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Please share your iris!

Mr. Vine EyeMr. Vine Eye Posts: 2,390
I hate iris.

This is probably because we chose the wrong ones to plant last year. We bought some Dutch iris bulbs and planted them, they grew and flowered but they were such weedy looking things. The flowers were really odd and unnatural looking, like an alien space craft, and the colours were hideous - neon yellow and electric blue.

I hated them so much that I ripped them out of the ground as soon as they'd finished to prevent them coming up and tormenting me this year.

However, out and about in gardens this last month, my wife keeps commenting on the iris flowers and obviously really likes them. She said yesterday that she actually preferred them to the roses nearby as they were more interesting.

So I may like to give them another try for her sake. 

But i'd like some recommendations for some good attractive varities and also if you have any photos of them in situ that would be really great to see how they fit in with other planting.

Please help me learn to love them  ;)
East Yorkshire


  • Pete.8Pete.8 Posts: 11,126
    edited June 2019
    I do like them (up to a point) and have 2 varieties of tall bearded iris.
    The flowering period is fairly brief - about 4-5 weeks, but the blue-grey spiky foliage adds interest without the flowers.

    Of the 2 I have, Iris White City is my fave.
    It's really a very pale lavender and looks quite ghostly in the evening. Lovely scent too

    Dusky Challenger - photo doesn't do it justice. The flowers are a really deep purple, almost black and huge with a lovely chocolate scent -

    Found a better photo of Iris Dusky Challenger-

    Billericay - Essex

    Knowledge is knowing that a tomato is a fruit.
    Wisdom is not putting it in a fruit salad.
  • ObelixxObelixx Posts: 29,818

    You definitely want to go for beraded iris (germanica) rather than Dutch as the flowers are much bigger and more satiny.   However, you do need good drainage and full sun to ripen the rhizomes and get good flowers.

    This clump got excited and flowered in late February here when it was unseasonably warm.

    The rest of the iris bed flowered in May, like they're supposed to.  I didn't take close ups but there are some pale lilac with deep purple, almost white, coppery coloured one and peachy ones.   They like this bed so I'm building the collection and will be planting new ones just as soon as I've weeded the bed - again.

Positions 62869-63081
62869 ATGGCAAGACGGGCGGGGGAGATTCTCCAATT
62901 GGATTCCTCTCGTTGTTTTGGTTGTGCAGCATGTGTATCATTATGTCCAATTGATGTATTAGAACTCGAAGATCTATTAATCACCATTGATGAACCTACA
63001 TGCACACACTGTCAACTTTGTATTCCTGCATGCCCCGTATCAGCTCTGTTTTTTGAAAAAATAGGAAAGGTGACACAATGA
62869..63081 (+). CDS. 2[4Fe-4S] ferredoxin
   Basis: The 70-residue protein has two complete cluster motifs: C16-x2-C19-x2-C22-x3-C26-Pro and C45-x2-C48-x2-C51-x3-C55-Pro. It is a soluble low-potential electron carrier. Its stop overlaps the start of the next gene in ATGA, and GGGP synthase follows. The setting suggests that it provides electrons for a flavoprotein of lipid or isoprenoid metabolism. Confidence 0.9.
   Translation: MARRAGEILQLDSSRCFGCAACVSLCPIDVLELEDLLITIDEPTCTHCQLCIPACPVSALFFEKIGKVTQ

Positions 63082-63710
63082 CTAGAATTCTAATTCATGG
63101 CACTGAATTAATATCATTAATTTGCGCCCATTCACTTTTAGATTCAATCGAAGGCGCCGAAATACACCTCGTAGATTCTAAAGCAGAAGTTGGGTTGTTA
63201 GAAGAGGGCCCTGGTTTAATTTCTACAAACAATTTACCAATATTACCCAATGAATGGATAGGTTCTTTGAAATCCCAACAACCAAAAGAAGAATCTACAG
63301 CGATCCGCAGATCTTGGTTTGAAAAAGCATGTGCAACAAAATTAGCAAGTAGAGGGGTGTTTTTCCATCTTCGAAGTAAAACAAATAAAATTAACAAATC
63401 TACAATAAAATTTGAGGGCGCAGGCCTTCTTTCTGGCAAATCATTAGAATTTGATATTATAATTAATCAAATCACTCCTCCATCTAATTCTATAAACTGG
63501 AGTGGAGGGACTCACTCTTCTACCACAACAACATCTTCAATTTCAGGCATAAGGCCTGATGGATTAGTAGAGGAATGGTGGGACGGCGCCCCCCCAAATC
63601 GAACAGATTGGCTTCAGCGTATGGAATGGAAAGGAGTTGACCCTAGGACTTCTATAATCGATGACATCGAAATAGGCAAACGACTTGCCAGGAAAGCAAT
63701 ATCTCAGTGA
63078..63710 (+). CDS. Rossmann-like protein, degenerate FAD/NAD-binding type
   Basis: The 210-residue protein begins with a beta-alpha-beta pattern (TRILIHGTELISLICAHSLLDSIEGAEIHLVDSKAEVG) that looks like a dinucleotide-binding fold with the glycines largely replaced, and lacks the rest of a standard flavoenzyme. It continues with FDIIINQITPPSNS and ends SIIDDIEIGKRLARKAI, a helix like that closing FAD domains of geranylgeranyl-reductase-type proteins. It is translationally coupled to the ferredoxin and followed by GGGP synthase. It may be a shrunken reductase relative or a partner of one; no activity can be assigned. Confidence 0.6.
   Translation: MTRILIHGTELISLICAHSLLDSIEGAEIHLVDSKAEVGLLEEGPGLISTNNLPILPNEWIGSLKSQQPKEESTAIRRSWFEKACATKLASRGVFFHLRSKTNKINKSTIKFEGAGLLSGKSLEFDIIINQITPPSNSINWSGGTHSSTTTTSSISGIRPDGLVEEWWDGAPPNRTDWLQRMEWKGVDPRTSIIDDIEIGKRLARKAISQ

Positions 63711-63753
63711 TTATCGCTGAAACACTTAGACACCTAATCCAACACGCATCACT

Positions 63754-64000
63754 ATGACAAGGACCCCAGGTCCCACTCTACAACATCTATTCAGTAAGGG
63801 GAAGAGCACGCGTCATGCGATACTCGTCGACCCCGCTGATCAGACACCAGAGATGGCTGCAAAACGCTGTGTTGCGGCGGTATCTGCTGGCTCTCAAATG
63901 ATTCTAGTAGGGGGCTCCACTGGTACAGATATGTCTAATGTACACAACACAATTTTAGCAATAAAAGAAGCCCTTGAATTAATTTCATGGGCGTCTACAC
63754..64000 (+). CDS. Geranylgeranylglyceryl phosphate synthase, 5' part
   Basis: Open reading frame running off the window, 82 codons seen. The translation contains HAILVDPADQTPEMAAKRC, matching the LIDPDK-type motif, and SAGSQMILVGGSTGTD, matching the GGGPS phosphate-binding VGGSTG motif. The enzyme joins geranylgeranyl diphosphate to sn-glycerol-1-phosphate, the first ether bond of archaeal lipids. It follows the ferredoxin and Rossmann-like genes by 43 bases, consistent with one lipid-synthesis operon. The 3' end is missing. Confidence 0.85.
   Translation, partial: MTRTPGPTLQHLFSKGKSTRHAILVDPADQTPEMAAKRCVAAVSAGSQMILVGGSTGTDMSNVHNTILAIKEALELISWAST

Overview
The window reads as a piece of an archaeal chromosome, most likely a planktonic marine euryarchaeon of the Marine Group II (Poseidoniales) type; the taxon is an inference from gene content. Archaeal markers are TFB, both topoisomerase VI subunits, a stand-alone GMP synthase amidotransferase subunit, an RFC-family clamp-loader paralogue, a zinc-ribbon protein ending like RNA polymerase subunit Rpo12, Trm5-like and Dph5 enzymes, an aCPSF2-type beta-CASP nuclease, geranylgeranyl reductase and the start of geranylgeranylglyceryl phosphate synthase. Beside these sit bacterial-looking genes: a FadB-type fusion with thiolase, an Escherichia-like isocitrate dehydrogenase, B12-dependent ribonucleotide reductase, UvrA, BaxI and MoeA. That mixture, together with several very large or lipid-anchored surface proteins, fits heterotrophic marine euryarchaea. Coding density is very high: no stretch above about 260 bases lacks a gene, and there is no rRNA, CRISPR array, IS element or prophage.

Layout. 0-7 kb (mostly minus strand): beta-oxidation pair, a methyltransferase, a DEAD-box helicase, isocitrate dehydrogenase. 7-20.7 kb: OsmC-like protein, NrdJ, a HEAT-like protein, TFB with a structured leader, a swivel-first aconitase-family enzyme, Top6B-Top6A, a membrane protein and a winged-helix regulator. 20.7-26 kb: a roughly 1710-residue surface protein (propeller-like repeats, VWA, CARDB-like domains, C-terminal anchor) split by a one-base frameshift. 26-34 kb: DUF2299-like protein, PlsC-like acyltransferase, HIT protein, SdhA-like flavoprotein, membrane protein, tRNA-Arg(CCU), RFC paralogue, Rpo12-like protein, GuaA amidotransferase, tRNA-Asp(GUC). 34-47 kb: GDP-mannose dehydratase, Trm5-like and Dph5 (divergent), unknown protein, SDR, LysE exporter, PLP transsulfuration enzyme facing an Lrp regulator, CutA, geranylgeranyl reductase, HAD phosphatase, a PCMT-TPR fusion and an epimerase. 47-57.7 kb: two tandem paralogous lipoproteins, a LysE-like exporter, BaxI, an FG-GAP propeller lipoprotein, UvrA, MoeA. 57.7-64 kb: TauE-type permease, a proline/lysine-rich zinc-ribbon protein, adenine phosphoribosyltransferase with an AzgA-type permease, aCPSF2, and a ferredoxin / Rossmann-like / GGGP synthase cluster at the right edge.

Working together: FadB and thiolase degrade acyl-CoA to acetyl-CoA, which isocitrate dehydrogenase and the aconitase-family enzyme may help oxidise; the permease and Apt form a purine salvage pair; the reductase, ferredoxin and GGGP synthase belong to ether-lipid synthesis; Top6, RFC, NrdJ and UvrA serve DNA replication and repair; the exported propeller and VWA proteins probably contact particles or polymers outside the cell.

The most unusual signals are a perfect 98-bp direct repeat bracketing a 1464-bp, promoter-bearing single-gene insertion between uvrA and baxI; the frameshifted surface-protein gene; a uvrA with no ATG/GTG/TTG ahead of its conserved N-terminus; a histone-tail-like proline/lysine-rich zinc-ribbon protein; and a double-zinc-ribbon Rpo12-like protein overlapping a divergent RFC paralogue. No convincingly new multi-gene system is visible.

Vendée - 20kms from Atlantic coast.
    "We don't stop playing because we grow old; we grow old because we stop playing." - George Bernard Shaw
  • BijdezeeBijdezee Posts: 1,484
    edited June 2019
    Iris sibirica is a less showy but really nice iris imo. If you like natural looking plants and not so blousy then Sibirica fits the bill. 
  • PurplerainPurplerain Posts: 1,053
    I put this one up on the cottage garden thread yesterday. Iris Sibirica by the pond.

    SW Scotland
  • FairygirlFairygirl Posts: 54,348
    Too early for beardeds yet here, but the sibiricas would be a good choice if you want something easier and more forgiving. Lots of subtle colours as well as dark ones.
    The Dutch irises are a different beast altogether, and won't return year on year either. They're good if you want a simple display, especially in pots,  to go with something else - almost treat them as an annual.
    One of my favourites is the chrysographes iris which is more like the sibirica - smaller, and likes a moister soil, and flowers like velvet. Mine are just flowering now.
    I don't have a current pic, but this is from a couple of years ago

    It's a place where beautiful isn't enough of a word....

    I live in west central Scotland - not where that photo is...
  • LG_LG_ Posts: 4,299
    Here are some in my pond. I think they're Iris ensata, but don't know for sure as they came from my Dad's pond.

    And there are Iris sibirica next to it.

    'If you have a garden and a library, you have everything you need.'
    - Cicero
  • BrexiteerBrexiteer Posts: 955
    These are my yellow iris in the pond 
  • NollieNollie Posts: 7,470
    Sounds as if you have a similar gareish Dutch Iris as me, planted in a rash moment (cheap pack of bulbs from SM) and regretted. They do look good against the stone but the colour and form is just too assertive. They have come back stronger every year (3rd yr) OH loves them  :/. I hoiked out a few this year and I am hoping they will disappear over time, with a little assistance!

    Mountainous Northern Catalunya, Spain. Hot summers, cold winters.
  • RubytooRubytoo Posts: 1,464
    edited June 2019
    If you have a reasonable or well drained sunny patch and like an early scented one there is Iris. unguicularis, I think it has another name, synonym stylosa.

    Ours flowers around March, a bit sporadic but does not have the best cultural conditions.
    Ours is under trees on a slight slope of clay based but reasonable soil.

    It would do better with the recommended well drained soil and sunny aspect. But the early scented flowers are nice.

    A lot of the big bearded ones are scented too.
    They are lovely, but downside for me on a personal level is they are a bit one trick and not long flowering enough. And you can't hide the leaves and rhizomes because they need a bake in sun to do well ?
    If you want a get out clause :D

    Forgot to say the one we have is the wild one so pale in colour but I understand there is a cultivated one called Mary Barnard that is different or darker.
  • VoyagerxpVoyagerxp Posts: 650

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